Cucurbit Genetics Cooperative Report 5:46-47 (article 23) 1982
Sources of Resistance or Tolerance to Viruses in Accessions of Cucurbita maxima
New York State Agricultural Experiment Station, Cornell University, Geneva, New York 14456
Sources of resistance to cucumber mosaic virus (CMV) and watermelon mosaic virus 2 (WMV-2) , and tolerance to watermelon mosaic virus 1 (WMV-1) were recently found in three foreign accessions of Cucurbita maxima.
Resistance to CMV. A single plant selection of PI 234608 (cv. Queensland Blue from Johannesburg, South Africa) appears to posses an adequate level of resistance to isolates of this virus. Following foliar inoculation, plants reacted with chlorotic spots which turned necrotic, involving the entire leaf area. The virus, however, failed to move systematically and this condition persisted after 3 to 6 subsequent inoculations. Under field conditions, the progeny of 234608-1 remained unaffected by CMV, whereas most of the plants of other cultivars of C. maxima developed mosaic and foliar distortion. However, during late cotyledonary stage tended to develop severe mosaic and stunting. This shift toward susceptibility could be attributed primarily to reduced light intensity and/or quality, since temperature was adequately controlled.
Resistance in 'Queensland Blue' to CMV had been reported by Greber (1) from Queensland, Australia, where this cultivar is the most commonly frown 'pumpkin'. Two lines of it were recently obtained from Greber, but they yielded mostly susceptible plants when inoculated with our isolates of CMV. Those few plants which appeared to be free of systemic infection segregated for susceptible and resistant individuals in the next generation. In Queensland, this cultivar is affected by WMV-1 and WMV-2 (1). Our field and greenhouse tests have confirmed its susceptibility to these two viruses and to others such as squash mosaic virus (SqMV) and tomato ringspot virus (TmRSV), which occurs in New York State.
Resistance of plants of 234608-1 to CMV requires further field evaluation, particularly under the pressure of severe CMV epidemics.
'Queensland Blue' is a very productive cultivar with round and ribbed fruits which have gray-blue skin and thick, dark orange flesh.
Tolerance to WMV-1. A single plant selection of the cultivar Zapallito Redondo, from Uruguay, has been determined to have a good level of tolerance to isolates of this virus from New York, Florida, Virginia, and Hawaii. Inoculated plants responded with scattered, small, chlorotic spots involving 2 to 5 leaves; subsequent growth was free of symptoms. Plants remained vigorous and productive. This selection of 'Zapallito Redondo' (ZR-1) is susceptible to CMV, WMV-2, SqMV, and TmRSV.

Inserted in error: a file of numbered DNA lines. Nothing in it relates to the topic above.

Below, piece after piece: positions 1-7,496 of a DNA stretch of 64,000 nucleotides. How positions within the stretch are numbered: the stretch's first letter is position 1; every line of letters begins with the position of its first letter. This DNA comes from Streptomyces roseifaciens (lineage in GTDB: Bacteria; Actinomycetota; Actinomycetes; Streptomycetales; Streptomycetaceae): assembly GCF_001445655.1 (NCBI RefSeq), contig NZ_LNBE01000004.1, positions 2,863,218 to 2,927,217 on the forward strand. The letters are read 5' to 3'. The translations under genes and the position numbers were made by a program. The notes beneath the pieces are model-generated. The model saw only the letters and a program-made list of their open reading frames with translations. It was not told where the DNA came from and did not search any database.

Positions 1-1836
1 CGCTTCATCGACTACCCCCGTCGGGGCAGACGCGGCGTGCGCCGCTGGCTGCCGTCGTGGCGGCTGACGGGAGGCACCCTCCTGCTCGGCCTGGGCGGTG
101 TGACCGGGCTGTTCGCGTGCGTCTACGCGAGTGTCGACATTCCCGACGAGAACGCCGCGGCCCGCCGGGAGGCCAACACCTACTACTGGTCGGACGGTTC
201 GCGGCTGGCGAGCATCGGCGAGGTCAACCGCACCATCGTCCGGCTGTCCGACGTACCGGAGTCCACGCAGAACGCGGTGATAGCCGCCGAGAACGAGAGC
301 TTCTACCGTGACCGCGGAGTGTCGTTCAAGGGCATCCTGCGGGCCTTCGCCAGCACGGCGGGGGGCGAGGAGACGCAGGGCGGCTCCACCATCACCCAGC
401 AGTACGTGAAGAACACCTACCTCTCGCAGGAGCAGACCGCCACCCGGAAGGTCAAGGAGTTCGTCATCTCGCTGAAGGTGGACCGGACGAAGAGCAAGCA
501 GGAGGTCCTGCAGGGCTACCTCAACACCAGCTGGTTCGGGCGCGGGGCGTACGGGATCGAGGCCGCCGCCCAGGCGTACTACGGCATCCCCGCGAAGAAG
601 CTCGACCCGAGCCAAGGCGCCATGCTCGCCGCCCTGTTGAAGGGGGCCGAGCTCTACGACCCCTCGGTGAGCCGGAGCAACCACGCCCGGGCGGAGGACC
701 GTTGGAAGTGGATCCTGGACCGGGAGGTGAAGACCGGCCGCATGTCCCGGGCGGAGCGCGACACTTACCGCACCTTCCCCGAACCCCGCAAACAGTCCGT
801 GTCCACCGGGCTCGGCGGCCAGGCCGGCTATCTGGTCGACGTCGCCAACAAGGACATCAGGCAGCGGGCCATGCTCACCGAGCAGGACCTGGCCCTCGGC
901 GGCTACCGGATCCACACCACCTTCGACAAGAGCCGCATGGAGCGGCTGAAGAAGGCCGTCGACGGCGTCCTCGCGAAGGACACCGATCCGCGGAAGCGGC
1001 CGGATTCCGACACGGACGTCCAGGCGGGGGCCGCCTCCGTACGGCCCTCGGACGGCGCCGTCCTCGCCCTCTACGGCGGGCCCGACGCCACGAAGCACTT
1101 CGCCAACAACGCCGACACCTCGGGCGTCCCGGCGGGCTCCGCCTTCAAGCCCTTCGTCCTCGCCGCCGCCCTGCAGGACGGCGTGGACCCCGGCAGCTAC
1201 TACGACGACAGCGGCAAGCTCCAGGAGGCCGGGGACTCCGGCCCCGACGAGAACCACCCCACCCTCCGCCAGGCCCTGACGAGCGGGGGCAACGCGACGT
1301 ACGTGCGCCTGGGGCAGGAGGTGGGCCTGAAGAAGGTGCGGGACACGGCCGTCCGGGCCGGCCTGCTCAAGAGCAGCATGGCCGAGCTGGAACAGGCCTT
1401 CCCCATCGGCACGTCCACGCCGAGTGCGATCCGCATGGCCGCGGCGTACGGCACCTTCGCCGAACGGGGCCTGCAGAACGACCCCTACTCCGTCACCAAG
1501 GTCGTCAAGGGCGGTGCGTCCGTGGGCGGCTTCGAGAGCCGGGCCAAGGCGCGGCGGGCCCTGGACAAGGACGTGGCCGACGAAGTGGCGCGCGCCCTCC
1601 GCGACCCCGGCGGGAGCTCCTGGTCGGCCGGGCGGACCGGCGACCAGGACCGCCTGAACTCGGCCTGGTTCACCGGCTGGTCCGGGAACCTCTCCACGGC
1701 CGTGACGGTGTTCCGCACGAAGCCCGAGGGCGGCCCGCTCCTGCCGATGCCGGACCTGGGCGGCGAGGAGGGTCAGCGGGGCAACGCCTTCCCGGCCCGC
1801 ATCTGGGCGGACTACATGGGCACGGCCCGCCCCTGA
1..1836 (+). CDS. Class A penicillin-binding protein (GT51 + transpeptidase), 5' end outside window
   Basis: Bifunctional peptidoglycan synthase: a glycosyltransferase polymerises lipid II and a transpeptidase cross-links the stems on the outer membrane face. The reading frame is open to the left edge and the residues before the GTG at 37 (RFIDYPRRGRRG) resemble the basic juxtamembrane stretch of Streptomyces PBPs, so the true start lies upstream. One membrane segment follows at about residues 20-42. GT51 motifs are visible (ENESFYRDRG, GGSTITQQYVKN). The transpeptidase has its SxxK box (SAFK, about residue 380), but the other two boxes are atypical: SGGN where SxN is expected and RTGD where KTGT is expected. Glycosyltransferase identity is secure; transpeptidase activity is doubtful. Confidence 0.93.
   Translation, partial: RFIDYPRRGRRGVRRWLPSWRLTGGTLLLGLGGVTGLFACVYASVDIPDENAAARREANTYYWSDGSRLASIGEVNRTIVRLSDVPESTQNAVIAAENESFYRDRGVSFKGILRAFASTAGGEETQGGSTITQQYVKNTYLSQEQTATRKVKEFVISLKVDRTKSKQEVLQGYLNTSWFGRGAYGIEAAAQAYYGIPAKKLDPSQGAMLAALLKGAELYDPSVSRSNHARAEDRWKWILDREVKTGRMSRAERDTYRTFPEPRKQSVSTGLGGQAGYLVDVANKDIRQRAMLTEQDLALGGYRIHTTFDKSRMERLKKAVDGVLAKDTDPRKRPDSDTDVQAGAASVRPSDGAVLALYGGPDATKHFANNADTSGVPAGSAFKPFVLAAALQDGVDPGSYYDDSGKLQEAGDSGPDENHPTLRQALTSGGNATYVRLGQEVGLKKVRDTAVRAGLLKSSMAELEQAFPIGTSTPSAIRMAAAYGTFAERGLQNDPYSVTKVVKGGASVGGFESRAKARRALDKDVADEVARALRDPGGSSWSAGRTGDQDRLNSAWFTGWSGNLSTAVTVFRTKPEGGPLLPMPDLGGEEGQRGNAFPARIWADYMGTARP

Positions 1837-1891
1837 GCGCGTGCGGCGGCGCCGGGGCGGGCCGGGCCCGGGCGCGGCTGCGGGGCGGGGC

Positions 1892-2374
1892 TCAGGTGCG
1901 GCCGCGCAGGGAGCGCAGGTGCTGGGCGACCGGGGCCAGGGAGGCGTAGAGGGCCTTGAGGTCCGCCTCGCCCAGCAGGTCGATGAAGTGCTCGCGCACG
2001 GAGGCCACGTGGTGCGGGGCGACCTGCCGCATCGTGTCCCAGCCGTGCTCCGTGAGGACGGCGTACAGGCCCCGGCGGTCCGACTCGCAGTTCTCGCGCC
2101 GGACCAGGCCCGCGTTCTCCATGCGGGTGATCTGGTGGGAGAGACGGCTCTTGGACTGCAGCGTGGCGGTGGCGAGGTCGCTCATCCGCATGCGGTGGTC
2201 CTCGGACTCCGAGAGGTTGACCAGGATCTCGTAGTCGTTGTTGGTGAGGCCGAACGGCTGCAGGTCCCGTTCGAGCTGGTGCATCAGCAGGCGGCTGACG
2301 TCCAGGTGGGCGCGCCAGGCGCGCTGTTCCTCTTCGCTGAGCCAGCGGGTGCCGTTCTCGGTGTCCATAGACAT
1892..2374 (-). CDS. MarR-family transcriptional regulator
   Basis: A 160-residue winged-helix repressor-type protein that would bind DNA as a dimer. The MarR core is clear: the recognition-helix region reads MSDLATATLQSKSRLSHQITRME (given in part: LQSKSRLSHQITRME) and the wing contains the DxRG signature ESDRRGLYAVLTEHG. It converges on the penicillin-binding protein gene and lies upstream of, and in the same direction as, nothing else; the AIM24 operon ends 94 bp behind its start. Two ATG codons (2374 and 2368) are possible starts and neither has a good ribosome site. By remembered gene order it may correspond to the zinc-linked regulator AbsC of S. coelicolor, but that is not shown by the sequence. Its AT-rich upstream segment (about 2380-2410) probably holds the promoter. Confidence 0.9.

Plants of ZR-1 have bush habit; fruits are small (about 15 cm in diameter) with green skin and yellow flesh.
Resistance to WMV-2. A single plant of PI 419081 (cv. Pai Yu) (White Jade) from China was selected because it was free of symptoms when an epidemic of WMV-2 affected all other plants of domestic and foreign accessions of C. maxima at the Northeast Regional Plant Introduction Station, Geneva, NY, in 1978.
In field trials in subsequent years, the progeny of 410908-1 has remained free of symptoms of WMV-2. Similar results have been obtained in greenhouse tests using isolates of this virus from New York Florida, California, and China. However, recovery tests have revealed a low level of symptomless infection confined to the inoculated leaves. In late autumn and early winter tests, plants of 419081-1 tended to develop scattered, systemic, chlorotic spots, some ring-like, on 1 to 4 leaves, with further growth free of symptoms.
Plants of 41908-1 have a vine habit and produce medium to large fruits with white skin and light orange flesh. No resistance to other viruses was found in this selection or in the parent, PI 4109081.
During the summer of 1981, plants of 234608-1, ZR-1, and 419081-1 were crossed with each other and with those of CVS. Buttercup and Emerald, both accessions of C. maxima. The F1 and relative parents will be evaluated under greenhouse and field conditions in 1982.
Although resistance to viruses had been found in feral Cucurbita spp. (2), our findings provide additional sources of resistance to CMV and WMV-2, and tolerance to WMV-1 in cultivated accessions of C. maxima.
- Greber, R.S. 1969. Viruses infecting cucurbits in Queensland. Qd. J. Agr. Anim. Sci. 26:145-171
- Provvidenti, R., R.W. Robinson, and H,M, Munger. 1978. Resistance in feral species to six viruses infecting Cucurbita. Plant Dis. Reptr. 62:326-329.